“This means that while cyber security is presented as an area of risk, no details are communicated to agency executives.”

The frequency of risk information reporting was also criticised, with TfNSW executives presented with risk information only once in 2020 instead of on a quarterly basis, further “reducing senior leadership oversight”.

Information was similarly presented to the TfNSW’s executive management committee only “irregularly”, while the agency’s chief information security officer attended only two of five audit and risk committee meetings to present on cyber security.

Sydney Trains reported detailed cyber risk information to executives throughout most of 2020, but changes late in the year saw executives “only receive a risk profile without comprehensive information”.

“As a result, neither agency is fostering a culture where cyber security risk management is an important and valued aspect of executive decision-making,” the audit concludes.

Low maturity against Essential Eight

Despite setting target maturity ratings for the Essential Eight and the CSP, neither agency has implemented controls to these levels, though there are plans to ensure they “reach a minimum maturity level of three against all CSP requirements by 2023."

“Both agencies have a low level of Essential Eight maturity, both in terms of overall risk mitigation and in comparison with target levels. This low maturity exposes both agencies to significant risk and specific vulnerabilities,” the audit states.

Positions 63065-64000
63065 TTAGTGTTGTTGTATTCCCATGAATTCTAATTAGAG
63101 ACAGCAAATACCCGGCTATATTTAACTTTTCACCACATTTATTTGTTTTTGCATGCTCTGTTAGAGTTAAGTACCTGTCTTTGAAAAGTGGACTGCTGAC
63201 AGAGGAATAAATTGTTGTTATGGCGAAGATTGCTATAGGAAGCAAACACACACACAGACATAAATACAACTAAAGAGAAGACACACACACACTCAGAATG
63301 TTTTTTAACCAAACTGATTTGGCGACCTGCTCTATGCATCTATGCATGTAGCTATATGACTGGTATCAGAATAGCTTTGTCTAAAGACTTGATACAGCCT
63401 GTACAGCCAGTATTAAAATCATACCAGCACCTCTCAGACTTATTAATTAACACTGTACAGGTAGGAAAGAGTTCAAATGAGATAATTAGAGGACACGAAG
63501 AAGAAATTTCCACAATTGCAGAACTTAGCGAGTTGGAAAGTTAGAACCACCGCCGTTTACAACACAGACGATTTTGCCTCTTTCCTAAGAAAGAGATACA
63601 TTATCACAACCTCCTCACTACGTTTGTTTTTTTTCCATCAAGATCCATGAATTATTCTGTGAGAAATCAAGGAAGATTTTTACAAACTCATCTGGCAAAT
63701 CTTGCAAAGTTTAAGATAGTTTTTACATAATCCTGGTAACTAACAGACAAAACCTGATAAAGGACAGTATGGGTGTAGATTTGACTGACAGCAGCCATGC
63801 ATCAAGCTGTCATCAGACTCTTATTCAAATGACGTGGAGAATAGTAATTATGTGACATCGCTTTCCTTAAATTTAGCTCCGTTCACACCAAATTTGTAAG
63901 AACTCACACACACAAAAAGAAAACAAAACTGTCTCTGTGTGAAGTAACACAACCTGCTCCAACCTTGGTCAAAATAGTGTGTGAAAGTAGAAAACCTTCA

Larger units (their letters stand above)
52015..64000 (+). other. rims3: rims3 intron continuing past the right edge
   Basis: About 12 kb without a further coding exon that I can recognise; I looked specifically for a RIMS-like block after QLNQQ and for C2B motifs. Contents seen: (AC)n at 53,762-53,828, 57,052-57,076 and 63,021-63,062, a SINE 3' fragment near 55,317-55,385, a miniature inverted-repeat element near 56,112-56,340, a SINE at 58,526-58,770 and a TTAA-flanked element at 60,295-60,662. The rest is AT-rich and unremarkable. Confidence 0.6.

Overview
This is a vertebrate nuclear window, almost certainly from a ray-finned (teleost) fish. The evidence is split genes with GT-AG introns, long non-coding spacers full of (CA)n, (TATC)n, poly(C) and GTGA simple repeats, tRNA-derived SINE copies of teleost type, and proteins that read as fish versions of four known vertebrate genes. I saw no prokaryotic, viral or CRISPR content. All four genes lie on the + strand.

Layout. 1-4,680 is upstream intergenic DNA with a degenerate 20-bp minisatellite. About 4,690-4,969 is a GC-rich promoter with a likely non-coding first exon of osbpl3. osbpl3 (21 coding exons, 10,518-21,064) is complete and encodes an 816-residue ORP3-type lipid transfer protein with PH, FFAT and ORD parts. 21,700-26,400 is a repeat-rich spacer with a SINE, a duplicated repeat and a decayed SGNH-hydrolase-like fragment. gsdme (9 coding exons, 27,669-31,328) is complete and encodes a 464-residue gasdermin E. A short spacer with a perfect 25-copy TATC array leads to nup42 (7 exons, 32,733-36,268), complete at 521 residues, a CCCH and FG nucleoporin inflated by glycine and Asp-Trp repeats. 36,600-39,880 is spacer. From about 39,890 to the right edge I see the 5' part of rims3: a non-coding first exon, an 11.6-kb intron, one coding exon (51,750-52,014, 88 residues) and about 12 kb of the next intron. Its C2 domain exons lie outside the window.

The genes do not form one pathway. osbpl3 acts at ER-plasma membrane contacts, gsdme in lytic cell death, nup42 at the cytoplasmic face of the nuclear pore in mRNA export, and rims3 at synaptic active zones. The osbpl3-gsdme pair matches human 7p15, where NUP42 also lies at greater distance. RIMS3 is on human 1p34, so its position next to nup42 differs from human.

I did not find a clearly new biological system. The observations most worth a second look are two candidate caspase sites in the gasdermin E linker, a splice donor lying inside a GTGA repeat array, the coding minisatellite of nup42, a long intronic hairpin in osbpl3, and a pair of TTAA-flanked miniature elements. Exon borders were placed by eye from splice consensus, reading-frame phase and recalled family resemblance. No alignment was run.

While the rolling ‘cyber defence’ program is actively working to address this, there was little progress between 2019 and 2020, with work largely focused on “determining the current state of the Essential Eight and creating a target state roadmap”.

A workstream for the Essential Eight had been planned for February 2020, but this was ultimately delayed until May 2021 due to the reallocation of resources as part of Project La Brea, which began in response to last year’s ransomware attack against the State Transit Authority.

Training completion rates

The audit also drew particular attention to the fact neither agency is implementing regular cyber security education for employees and contractors, despite this being a requirement under the government’s CSP.

As at January 2021, only 47 percent of the staff that had been assigned to complete the ‘cyber safety for new starters training course’ as part of their induction had completed the training across the Transport cluster, which includes TfNSW and Sydney Trains.

“As a result, only 7.2 percent of staff across the entire Transport cluster had completed this training at that time,” the audit states.

“In Sydney Trains, less than one percent of staff had completed this training as at January 2021 and a further 7.6 percent of staff have completed the 'Cyber Security: Beyond the Basics' training.

“These low completion rates indicate that TfNSW is not effectively rolling out cyber security training across the cluster.”

TfNSW is planning to introduce annual training for all staff from July 2021 in line with a Department of Customer Service directive, which mandates annual cyber security training for all government staff.